The Independent (Kampala)

7 February 2013

Africa News Round Up

In Tunisia, the Prime Minister announced he would form a non-partisan government of technocrats to run the country until elections can be held, the BBC reports.

Hamadi Jebali made the announcement at the end of a day that saw a leading opposition figure killed and protests break out in several major cities.

Anti-Islamist politician Chokri Belaid was shot in the head and neck in Tunis.

His killing was the first political assassination since the Arab Spring uprising of January 2011.

He was shot dead at close range as he left for work by a gunmen who fled on the back of a motorcycle.

Announcing the new government in a nationally televised address, Mr Jebali said he had decided to form a government of "competent nationals without political affiliation".

The killing of Chokri Belaid sparked an outbreak of anger across Tunisia.

Thousands rallied outside the interior ministry, many chanting slogans urging the government to stand down and calling for a new revolution.

In the centre of Tunis, a police officer was killed during clashes between police and opposition supporters protesting against Mr Belaid's death.

The interior ministry said the 46-year-old died after being hit in the chest by stones thrown by the protesters.

Shortly before the prime minister's announcement, confirmation came in that the army had been deployed in Sidi Bouzid, the birthplace of the Arab revolution.

Mr Belaid was a respected human rights lawyer, and a left-wing secular opponent of the government which took power after the overthrow of long-serving ruler Zine el-Abidine Ben Ali.

The Popular Front (PF), a coalition of opposition groups of which Mr Belaid was a member, said it was calling for a nationwide strike on Thursday to protest against his assassination.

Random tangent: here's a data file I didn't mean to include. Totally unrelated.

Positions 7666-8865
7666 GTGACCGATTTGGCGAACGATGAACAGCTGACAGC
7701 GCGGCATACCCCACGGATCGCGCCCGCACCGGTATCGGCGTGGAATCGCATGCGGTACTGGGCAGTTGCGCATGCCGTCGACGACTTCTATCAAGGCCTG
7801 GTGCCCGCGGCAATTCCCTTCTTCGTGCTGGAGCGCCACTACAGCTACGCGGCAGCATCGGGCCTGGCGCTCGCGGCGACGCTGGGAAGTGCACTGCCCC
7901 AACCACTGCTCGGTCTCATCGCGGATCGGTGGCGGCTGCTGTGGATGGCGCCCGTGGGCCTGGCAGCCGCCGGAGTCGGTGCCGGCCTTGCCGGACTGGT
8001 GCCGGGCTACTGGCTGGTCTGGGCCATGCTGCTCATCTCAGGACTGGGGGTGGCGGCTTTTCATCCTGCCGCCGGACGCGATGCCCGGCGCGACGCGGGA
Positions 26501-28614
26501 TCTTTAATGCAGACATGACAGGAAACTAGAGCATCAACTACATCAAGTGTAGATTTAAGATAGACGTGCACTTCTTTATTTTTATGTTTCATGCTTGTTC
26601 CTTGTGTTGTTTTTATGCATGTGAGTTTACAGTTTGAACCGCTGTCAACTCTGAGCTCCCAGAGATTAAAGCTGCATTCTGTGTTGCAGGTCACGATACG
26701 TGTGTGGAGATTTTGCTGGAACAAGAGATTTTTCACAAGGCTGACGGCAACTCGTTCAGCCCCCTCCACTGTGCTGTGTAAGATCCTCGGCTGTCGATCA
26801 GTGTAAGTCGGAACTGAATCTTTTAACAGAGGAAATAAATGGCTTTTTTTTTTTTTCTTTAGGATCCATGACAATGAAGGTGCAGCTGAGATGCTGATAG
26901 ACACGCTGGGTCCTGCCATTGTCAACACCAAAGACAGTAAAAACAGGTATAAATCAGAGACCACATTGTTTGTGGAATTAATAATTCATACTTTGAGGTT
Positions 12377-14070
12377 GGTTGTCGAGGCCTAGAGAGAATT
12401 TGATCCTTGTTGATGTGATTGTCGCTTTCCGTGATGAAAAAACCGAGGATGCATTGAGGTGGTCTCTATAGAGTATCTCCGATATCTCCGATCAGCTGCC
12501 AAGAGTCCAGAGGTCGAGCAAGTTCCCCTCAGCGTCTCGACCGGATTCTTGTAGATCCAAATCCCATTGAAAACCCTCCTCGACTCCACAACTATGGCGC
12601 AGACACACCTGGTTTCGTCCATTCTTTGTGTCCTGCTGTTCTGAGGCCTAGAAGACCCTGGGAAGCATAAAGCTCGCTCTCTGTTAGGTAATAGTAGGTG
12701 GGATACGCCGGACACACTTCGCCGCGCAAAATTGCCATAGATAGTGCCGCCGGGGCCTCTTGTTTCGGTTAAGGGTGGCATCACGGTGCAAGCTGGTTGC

Opposition supporters alleged the governing Islamist party Ennahada - which Mr Belaid frequently criticised - was behind his killing.

In Kenya, all is set for Kenya's first presidential debate to be aired live on eight television and 34 radio stations on Monday, the Daily Nation reports.

Google will stream the debate online to the world, while international media outlets CNN and Reuters will also cover the event, officials said Wednesday.

Six presidential candidates Raila Odinga, Uhuru Kenyatta, Musalia Mudavadi, Martha Karua, Peter Kenneth and James ole Kiyiapi have confirmed they will attend the debate to be held at the auditorium of the Brookhouse International School, Nairobi.

According to the 'Presidential Debate 2013' director of operations Francis Munywoki, the event will start at 7.30pm and will last for two hours where the candidates will field questions from two moderators - NTV's Linus Kaikai and Julie Gichuru of the Royal Media Services (RMS).

After the discussion, there will be an expert analysis on the thematic issues that will be discussed.

The experts will delve into the viability of the ideas projected by the candidates and put issues in perspective.

Mr Munywoki said that during the first round of the debate, issues of governance, social services - health and education- security and resource management will be discussed.